This AI fashion show shows how DALL-E 2 can empower creators

Then it happened DALL-E 2and things called up to 11.

Artificial Intelligence Applications for Text-to-Image Synthesis Like DALL-E 2 Allowing anyone with imagination to create pretty much anything they want, simply by writing a few how-to words known as “prompts”. can you imagine Dramatic love story between John Oliver and Cabbage or turn around David Bowie’s words in surreal artwork Worthy of Ziggy Stardust’s own album. But, in the hands of someone as creative as Trillo, these AI tools are the equivalent of going from using a file zoetrope to own Artificial light and magic Follow all your whims using only the command line.

“It’s a very exciting and exciting time for content creators,” Trello told me via email. “On the one hand, AI democratizes the making of images so that people who speak more can express themselves visually. It also gives already visible people a way to advance their work and walk paths they may not have explored before.”

“[The experiment] It worked out much better than I expected,” Trillo says. “My next motivation was to do a clothes swap, which is also Impact I’ve practically done in previous projectsAnd the But I wanted it Try some other ideas before using it with a full-bodied person.” This is where the power of the tool became very apparent to him. The generative work with AI is so fast that “we can now access a multi-ideal universe,” he says.

Overwhelming and unlimited creative power

To create the outfits seen in the video, he used variations of the many text messages to guide the AI, from an oversized “Iridescent Purple Mylar T-Shirt” to a “Lavender Purple Puffy Jumpsuit” to a Futuristic “Purple Vintage Iridescent Jumpsuit with a Mock Turtleneck” Puffy Feather Shoulder Pads Pioneering Fashion Japanese Minimalism 2040 Barbarella.

“[It] It opened the door to some unbridled designs that I wouldn’t have come up with on my own,” says Trilleau, who describes the power as “unlimited and overwhelming.”

Another stop-motion DALL-E 2 experiment was by Trello, who also used text-to-sound AI to narrate it in the voice of Sir David Attenborough.

The difference between using traditional technology and artificial intelligence is astounding. As Trello says, you’ll literally need to design and build 100 sets, then change the model to every little frame and you’re in control of the camera. Another way is to design and make the clothes in 3D, having to create the fabrics and textures, then lighting and doing the necessary composite work on the video. But DALL-E 2 can do this through a text prompt. It not only generates something like clothes, but it can also recreate an image and instantly fitting something into that image. This is a unique feature of DALL-E 2 that other AI programs don’t: “DALL-E analyzes the original photo’s aesthetic, lighting, perspective, everything, and seamlessly blends something new into the original photo. It’s incredibly good at adding things to a scene or filling the scanned portions, a process known asinpainting,Trello says.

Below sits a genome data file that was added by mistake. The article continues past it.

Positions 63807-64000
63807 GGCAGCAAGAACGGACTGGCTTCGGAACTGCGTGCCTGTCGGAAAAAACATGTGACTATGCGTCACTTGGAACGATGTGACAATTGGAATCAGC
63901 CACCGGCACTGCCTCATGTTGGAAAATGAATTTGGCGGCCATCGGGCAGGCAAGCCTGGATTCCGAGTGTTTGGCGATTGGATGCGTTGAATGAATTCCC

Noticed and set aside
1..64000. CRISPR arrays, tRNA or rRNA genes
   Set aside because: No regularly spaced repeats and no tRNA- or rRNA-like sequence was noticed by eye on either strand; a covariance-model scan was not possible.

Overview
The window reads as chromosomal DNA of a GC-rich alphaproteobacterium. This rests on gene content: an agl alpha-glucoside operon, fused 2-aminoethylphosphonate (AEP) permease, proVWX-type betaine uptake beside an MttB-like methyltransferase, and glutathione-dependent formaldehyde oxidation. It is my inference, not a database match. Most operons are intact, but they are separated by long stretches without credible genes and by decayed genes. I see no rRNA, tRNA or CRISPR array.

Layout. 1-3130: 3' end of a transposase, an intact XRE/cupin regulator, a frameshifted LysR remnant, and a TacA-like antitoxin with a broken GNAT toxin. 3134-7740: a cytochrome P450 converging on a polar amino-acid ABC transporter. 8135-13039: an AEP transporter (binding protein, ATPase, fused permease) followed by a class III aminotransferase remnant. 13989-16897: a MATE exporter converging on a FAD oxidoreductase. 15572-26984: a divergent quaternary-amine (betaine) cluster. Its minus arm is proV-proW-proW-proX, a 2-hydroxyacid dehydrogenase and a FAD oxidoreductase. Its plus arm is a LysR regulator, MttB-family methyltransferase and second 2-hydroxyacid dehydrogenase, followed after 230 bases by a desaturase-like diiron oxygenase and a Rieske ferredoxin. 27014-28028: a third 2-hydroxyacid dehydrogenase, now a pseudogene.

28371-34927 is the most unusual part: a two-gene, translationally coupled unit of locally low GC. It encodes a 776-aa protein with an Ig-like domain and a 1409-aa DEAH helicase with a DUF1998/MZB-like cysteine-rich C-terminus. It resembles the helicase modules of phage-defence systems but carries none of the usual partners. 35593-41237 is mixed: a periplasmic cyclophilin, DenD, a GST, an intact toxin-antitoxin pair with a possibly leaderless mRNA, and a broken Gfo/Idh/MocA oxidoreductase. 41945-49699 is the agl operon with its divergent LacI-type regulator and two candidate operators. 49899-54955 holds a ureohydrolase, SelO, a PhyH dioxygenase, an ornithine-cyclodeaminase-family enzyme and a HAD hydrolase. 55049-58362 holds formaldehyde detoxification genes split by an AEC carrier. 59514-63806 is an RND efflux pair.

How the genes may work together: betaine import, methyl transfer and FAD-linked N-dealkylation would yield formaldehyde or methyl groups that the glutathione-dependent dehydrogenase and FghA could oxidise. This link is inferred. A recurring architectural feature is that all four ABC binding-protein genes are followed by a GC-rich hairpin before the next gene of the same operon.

Create a fashion show with artificial intelligence

Actual video creation is a straightforward and even tedious process. First you have to take the base video, which is just a nice shot of his wife, Shyama, On the way to the garden. Then you have to extract the video frames and feed them one by one to DALL-E, entering text in the prompt for each one. “It’s basically AI-generated pauses,” he says.

“Once I explored a few different directions to go, I sharpened a certain wardrobe style,” Trillo says, balancing visual design diversity with visual consistency. He ended up using 115 clothes, with countless clothes left on the cutting room floor. Those things had to be arranged in such a way that they flowed together organically, he says, but it was also unexpected. Finally used another AI program – called RunwayML – for Rotoscope Image sequence in the source video. Then, to finish the sequence, he created the floating objects that you can see with DALL-E, again using stop motion and placed them in different layers for more depth.

I’m not afraid of artificial intelligence

Trello thinks one of the dangers of DALL-E is that it’s free time. Her “imagination” is so wonderful that you can easily waste hours and hours in the process of exploring. But he thinks you can curb that compulsion, which is exactly why it’s just such a powerful tool in your creativity arsenal.

Trello knows that DALL-E could have negative effects on the creative industry, but he insists, “Tt will not take any jobs away from visual effects artists.” If anything, he expects, “it will create efficiencies for the work they are already doing. It will open the door to entirely new types of technologies as well as allow low-budget projects to have realistic visual effects.”

Which is logical. I can see how really creative people will be safe and empowered by these new tools rather than being threatened. I can imagine people who are proficient with After Effects or Photoshop, but have limited creativity, and are losing functionality, just like many others lost to technology that has enabled others to do amazing things.

Trillo makes another good point: “If everyone could make a scene, the scene would get boring.”

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